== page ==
A new recording allegedly made by Islamic extremist murderer Tanveer Ahmed from a Scottish prison has emerged in which he calls for supporters to "eliminate" enemies of Islam.
In August, Ahmed, from Bradford in Yorkshire, was jailed for 27 years for the murder of Glasgow shopkeeper Asad Shah.
Shah, a member of the persecuted Ahmadi Muslim sect, was stabbed and beaten to death outside his shop last March. In a statement released while in police custody Sunni Muslim Ahmed, 32, claimed he had been acting to defend the "honour" of the Prophet Muhammad.
From behind bars in Scotland's Barlinnie prison, Ahmed has continued to spread his violent sectarian message, and in an Urdu recording apparently made over the telephone he praises fellow Islamist killer Mumtaz Qadri, who assassinated liberal Pakistani politician Salmaan Taseer in 2011.
"Anyone who disregards the respect and honour of Ghazi [Islamic holy warrior] Mumtaz Qadri, he is the one who announces his enmity with Islam openly," he says in the recording dated 7 January. "Whoever calls the martyr (Qadri) an assassin, he is vicious, unclean and false. Our Ghazi (Qadri) has done a great job, and uplifted the flag of Islam," says Ahmed in the 10-minute recording.
He goes on to describe Taseer, who had criticised Pakistan's strict anti-blasphemy laws, as "Satan".
"Satan Taseer was a transgressor and sinful. And all of his supporters are also infidels. Anyone, who has sympathy to him, be remembered, he shall have a painful death," he said.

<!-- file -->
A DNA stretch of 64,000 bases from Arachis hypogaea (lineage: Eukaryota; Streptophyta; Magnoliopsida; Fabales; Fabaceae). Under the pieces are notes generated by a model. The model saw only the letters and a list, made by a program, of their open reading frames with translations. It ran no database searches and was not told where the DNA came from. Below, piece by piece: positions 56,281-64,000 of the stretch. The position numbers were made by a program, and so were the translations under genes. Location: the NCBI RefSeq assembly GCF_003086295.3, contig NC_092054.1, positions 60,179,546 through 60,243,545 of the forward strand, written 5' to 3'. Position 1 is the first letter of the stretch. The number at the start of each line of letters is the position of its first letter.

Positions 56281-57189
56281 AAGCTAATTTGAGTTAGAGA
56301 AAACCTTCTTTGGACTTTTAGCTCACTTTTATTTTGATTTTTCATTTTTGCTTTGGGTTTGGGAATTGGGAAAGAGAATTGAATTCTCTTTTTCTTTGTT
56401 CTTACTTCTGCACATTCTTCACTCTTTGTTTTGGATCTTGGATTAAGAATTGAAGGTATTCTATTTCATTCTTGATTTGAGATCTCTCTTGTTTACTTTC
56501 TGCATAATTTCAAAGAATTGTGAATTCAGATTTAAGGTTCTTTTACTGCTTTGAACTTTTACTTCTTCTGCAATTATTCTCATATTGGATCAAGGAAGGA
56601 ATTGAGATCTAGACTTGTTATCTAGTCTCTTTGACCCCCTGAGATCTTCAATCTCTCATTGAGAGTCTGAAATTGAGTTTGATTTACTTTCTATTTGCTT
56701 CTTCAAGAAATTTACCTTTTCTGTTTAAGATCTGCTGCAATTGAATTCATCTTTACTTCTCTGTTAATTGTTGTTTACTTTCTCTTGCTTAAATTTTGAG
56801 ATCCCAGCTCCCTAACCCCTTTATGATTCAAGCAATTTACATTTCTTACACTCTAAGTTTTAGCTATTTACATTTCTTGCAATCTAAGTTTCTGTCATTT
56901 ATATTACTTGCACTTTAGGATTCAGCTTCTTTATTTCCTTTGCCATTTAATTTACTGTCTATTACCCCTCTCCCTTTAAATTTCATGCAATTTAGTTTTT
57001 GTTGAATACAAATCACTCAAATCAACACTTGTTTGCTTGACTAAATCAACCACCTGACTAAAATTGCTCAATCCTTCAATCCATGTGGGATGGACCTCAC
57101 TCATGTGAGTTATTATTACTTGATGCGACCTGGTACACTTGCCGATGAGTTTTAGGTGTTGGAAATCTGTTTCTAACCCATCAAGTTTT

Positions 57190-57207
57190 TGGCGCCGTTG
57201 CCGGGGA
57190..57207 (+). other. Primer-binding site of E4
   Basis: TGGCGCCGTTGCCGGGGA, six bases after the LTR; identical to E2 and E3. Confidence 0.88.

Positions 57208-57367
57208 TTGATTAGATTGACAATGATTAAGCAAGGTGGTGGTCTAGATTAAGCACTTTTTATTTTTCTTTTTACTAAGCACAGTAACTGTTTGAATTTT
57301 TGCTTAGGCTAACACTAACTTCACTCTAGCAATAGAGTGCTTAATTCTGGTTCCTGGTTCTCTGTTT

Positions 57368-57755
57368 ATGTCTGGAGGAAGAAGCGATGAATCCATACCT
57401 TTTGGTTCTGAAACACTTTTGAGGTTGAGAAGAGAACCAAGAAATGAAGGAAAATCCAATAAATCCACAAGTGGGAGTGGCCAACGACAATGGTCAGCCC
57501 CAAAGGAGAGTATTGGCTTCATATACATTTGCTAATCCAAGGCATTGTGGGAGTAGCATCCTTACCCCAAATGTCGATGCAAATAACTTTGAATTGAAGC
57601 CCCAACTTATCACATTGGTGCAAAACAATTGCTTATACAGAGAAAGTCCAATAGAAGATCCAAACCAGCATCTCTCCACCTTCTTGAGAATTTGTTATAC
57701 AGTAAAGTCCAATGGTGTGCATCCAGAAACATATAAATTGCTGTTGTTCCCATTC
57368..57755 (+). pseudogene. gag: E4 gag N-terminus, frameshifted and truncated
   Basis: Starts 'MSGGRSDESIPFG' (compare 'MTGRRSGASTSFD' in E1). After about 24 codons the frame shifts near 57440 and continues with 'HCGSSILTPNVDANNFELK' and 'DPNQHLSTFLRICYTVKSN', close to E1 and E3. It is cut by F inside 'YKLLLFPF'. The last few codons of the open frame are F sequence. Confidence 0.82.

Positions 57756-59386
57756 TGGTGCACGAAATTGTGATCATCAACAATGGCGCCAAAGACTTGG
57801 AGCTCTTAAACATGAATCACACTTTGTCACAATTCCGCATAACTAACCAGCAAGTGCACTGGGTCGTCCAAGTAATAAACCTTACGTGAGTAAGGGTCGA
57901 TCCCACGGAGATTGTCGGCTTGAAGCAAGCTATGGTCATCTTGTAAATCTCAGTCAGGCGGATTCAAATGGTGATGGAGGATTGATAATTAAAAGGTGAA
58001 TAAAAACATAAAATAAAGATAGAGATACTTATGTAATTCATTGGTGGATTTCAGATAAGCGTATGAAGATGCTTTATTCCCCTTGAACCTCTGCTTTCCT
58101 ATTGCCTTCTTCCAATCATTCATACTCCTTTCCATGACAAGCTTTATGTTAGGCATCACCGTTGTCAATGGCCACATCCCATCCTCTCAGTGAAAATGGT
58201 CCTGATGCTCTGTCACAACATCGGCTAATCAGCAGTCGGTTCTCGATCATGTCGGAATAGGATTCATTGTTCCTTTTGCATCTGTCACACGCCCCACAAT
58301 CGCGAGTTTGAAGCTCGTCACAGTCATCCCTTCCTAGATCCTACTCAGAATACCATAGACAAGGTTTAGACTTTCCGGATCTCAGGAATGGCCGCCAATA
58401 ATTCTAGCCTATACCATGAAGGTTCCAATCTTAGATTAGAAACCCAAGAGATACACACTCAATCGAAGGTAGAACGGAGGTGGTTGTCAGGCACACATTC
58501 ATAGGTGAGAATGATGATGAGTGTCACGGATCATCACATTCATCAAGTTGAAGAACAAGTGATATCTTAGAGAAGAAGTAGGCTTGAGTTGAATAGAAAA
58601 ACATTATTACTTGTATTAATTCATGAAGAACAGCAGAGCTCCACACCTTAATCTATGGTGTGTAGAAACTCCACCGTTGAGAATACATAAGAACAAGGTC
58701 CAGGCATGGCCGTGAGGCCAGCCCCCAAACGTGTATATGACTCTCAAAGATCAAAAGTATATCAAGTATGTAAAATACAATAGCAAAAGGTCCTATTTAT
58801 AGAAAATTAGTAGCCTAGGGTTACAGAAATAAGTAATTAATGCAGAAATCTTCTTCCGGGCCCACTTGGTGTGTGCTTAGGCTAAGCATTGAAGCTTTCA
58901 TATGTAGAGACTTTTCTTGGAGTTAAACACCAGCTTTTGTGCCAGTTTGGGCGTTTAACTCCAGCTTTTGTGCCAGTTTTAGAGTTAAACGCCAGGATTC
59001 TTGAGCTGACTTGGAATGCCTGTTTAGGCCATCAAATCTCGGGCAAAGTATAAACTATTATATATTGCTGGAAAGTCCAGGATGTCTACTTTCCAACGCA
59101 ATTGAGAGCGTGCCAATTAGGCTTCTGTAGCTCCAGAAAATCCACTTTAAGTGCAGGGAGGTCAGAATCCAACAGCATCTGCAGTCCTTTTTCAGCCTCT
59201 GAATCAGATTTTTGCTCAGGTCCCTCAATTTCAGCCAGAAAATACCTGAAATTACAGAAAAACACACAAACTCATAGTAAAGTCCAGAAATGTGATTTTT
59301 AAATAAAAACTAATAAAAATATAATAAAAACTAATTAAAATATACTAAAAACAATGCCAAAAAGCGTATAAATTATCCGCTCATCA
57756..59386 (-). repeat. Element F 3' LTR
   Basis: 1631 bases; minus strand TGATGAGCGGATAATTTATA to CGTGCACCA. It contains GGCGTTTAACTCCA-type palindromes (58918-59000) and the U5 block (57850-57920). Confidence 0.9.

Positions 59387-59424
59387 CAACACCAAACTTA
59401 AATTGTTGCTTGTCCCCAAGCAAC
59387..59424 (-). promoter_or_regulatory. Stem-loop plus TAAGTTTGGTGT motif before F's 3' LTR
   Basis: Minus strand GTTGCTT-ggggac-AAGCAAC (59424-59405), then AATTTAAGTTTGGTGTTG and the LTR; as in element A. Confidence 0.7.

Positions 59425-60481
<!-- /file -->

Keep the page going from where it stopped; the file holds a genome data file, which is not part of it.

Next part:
Ahmed exhorts followers to "eliminate all of the enemies of Islam and uplift the flag of Islam".
The recording appears on a Facebook page associated with hardline Pakistani cleric Khadim Hussain Rizvi, a leading member of the Khatme Nubuwwat movement, whose name translates as "Finality of the Prophet".
Khatme Nubuwwat is associated with violent anti-Ahmadi persecution in Pakistan and the UK, and in 2012 Rivzi took part in a rally by the group in which they demanded further legal measures against the Ahmadis, and called for Qadri to be freed from prison, where he was held ahead of his 2016 execution.
At rallies in Pakistan, pictures of Ahmed have been held up alongside those of Qadri, and recordings of Ahmed played to hushed crowds.
It is not the first time recordings by Ahmed made in prison have appeared online, with police launching an investigation in September when audio messages by Ahmed were uploaded on YouTube. A Police Scotland spokesman said: "We have been made aware of the communications and are currently assessing the matter."
It is unknown whether the latest recording was made subsequent to the launch of the police investigation.
In December, Ahmed lost an appeal against his sentence, which he claimed was "excessive."
A Scottish Prisons Service spokeswoman said that it did not comment on individual cases.
She said inmates' phone calls were monitored, and the service works with police if there is evidence "criminal offences are being perpetrated".